Windows 10 – What You Need to Know

Snap it Up

Back near the initial release of Windows 8, Snap – or a way of arranging Windows on a computer screen – was likened to Windows 2.x. This was one of the biggest criticisms of Windows 8 – It was seemingly a huge step backward in functionality or the way Windows worked and were arranged on a computer screen.

One of the biggest criticisms of Windows versions prior Windows 8.x has been the way that Windows arranged or allowed to be arranged on a computer screen. The thought was that they could really clutter up a computer screen.

snapped_four

While you can still open as many windows as you want within the interface, Snap allows you to line up windows so that you can work with two or more different applications. Windows 8.x allowed you to line two windows side by side, With Windows 10, you can now with up to four applications at once. Windows 10 also employs Snap Assist which prompts you with available apps when you start snapping Windows in place.

Task View
Task management is a huge part of Windows and how it allows users to pass data between open applications. You used to do that via Windows Flip, or ALT-Tab. Now, you get a Task View when you press ALT-Tab. You can also get there by clicking the Task View button on the Taskbar.

Conclusion
From what I have been able to see from the Windows 10 Technical Preview, Windows 10 on the surface seems to be nothing more than an evolutionary and incremental iteration of what Windows 8 really should have been when it was released in 2012. Some of the feature developments that are described here in this article and are present in the OS aren’t anything that I would deem new and improved… just improved…if you consider the changes that are currently in the Technical Preview improvements.

From what I’ve seen so far, the updates in Windows 10 are of the type and nature of the updates that you might find in an operating system update you’d see from Apple – completely evolutionary instead of revolutionary. Now that may be all that’s really needed from Windows 10, but honestly, I’m not completely convinced.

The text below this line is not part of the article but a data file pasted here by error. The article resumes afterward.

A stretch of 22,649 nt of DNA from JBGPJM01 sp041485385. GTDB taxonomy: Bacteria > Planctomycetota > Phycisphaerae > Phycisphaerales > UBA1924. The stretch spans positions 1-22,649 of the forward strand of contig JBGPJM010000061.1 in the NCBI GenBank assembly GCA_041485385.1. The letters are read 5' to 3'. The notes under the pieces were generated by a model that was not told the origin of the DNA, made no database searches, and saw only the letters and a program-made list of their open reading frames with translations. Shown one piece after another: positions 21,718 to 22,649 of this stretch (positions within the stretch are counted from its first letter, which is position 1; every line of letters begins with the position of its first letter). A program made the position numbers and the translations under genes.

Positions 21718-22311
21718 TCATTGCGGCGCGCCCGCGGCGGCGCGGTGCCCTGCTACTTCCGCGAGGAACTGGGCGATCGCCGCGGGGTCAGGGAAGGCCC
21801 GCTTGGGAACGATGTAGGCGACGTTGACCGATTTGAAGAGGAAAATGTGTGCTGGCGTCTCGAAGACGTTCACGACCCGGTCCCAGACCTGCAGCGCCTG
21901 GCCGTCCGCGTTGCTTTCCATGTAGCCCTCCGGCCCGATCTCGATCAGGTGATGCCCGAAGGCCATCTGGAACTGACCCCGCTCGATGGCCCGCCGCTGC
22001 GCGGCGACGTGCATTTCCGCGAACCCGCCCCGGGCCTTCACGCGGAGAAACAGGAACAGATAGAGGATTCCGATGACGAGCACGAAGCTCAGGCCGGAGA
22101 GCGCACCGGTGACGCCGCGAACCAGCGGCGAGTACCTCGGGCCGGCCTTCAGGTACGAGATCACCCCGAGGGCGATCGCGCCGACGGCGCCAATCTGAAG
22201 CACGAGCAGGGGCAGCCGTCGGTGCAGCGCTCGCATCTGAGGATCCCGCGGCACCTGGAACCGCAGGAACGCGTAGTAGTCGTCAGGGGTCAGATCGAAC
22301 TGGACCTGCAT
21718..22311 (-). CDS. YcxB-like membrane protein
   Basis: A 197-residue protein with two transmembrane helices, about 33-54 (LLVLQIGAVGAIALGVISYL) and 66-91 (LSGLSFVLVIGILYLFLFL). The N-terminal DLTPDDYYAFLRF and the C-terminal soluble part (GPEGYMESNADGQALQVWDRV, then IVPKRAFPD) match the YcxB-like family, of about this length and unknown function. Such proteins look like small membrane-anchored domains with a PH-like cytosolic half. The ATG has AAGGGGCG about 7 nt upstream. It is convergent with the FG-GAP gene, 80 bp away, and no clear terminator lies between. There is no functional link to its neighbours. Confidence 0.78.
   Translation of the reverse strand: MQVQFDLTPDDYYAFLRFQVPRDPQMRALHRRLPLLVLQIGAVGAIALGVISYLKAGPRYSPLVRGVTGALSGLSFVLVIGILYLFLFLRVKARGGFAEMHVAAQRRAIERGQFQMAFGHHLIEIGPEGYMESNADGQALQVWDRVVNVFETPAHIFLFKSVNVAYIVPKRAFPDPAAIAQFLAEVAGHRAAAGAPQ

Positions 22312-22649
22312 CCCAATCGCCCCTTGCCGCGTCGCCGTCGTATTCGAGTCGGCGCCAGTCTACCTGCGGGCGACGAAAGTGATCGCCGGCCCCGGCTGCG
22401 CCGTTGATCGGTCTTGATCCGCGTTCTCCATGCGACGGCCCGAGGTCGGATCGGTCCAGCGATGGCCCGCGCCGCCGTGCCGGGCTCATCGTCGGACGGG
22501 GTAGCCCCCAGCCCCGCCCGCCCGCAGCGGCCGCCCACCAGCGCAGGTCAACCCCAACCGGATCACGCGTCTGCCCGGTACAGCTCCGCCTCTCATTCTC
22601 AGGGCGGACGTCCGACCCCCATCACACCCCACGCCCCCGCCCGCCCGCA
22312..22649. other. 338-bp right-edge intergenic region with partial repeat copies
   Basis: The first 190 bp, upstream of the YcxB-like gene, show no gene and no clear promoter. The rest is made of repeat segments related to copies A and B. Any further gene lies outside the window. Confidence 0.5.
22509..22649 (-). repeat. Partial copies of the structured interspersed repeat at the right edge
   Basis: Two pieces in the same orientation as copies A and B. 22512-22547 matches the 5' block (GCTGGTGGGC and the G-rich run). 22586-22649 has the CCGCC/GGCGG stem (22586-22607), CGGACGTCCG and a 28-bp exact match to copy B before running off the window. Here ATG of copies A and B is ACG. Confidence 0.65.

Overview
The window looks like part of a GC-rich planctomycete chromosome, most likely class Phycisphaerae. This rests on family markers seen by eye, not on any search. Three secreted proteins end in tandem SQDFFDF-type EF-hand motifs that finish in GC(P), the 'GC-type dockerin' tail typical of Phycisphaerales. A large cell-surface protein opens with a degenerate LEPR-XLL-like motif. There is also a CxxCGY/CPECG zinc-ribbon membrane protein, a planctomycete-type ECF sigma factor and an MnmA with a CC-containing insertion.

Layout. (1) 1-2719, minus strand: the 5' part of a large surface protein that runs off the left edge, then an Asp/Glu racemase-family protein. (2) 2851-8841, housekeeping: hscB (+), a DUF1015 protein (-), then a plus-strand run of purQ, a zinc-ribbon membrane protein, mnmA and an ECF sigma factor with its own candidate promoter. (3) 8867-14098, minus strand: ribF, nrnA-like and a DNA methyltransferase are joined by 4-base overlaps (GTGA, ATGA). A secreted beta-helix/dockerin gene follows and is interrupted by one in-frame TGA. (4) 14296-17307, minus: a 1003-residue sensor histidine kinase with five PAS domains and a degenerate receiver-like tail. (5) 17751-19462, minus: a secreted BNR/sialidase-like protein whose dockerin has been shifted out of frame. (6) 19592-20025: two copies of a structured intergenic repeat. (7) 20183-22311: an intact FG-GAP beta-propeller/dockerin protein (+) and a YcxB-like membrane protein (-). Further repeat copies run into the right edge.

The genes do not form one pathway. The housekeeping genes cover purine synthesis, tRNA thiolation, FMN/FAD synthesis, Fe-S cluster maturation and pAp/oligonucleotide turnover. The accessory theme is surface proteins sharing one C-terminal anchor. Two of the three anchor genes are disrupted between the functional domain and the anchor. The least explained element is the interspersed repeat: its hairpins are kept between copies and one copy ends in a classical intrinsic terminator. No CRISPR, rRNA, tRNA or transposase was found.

Windows 8 was a total turkey… It was perhaps more damaging to the Windows and Microsoft brands than Windows Vista and Windows XP were. Vista was the OS that took almost seven years to come to market. Its also the OS that drove most if not all Windows users back to the OS version that came before it – Windows XP.

Windows XP damaged the Windows and Microsoft brands because it was the Windows version that just wouldn’t die or go away. Its still actively being used today by a great many businesses that are waiting to find out what’s going on with Windows 10 – a lengthy 15+ years after it was initially released. That’s quite a bit longer than ANYONE thought it would ever be actively used.

Now, Windows 7 was – and still is – a really GREAT operating system. Its what Windows Vista really should have been. It went a long way to bringing people up to a more current version of Windows. Unfortunately, it didn’t really push or pull the new user numbers that Microsoft was hoping to would. A great many users are still using Windows XP, despite the fact that its four major OS versions back.

Its Microsoft’s hope that Windows 10 will inspire people to get current. I agree that anyone using Windows 8.x will likely want to upgrade to Windows 10. However, I don’t see anything here that would make people – especially enterprise customers – want to make jump to Windows 10 from Windows 7.

How well Windows 10 succeeds is yet to be seen. How much the user base likes it will certainly get a great deal of press. I’m not completely certain if Windows 10 will be called a success or not. The way everything looks and appears to be working is fine.

Windows 10 isn’t a bad operating system. There’s a GREAT deal to like in it. However, Windows 8 wasn’t “bad” either. The UI elements of ModernUI and the apps that shared it may have been poorly received or even hated, but it was quick and worked on just about any Windows capable machine (like netbooks or other budget processor powered machines). With the right add-ons, you could get much of the same look and feel that you have now with Windows 10, so Microsoft has that going for it…

Windows 10 isn’t feature complete, and that’s both good and bad. There may be something that Microsoft is working on that they haven’t told anyone about. However, from what I’m seeing here with the features that I’ve outlined, Windows 10 is nothing more than a tweak or an update rather than an upgrade. Maybe it will be enough to put Microsoft back on the right track. However, I can’t help but think that it really needs to be something that provides much more of a “TA-DAA” if you will than it does right now for it to shake the world awake and get the reaction its looking for.

What do you think?

Have you installed the Windows 10 Technical Preview on a PC you own? Do you have a Windows 8.x PC with Start8 and/ or ModernMix installed on it? Are the new “features” listed here enough for a new Microsoft operating system, or is Microsoft merely putting… uh-hem… Window dressing on an OS that they have screwed up?

Is Windows 10 enough to win you back? Why don’t you meet me in the Discussion area, below, and give me your thoughts on Windows 10?

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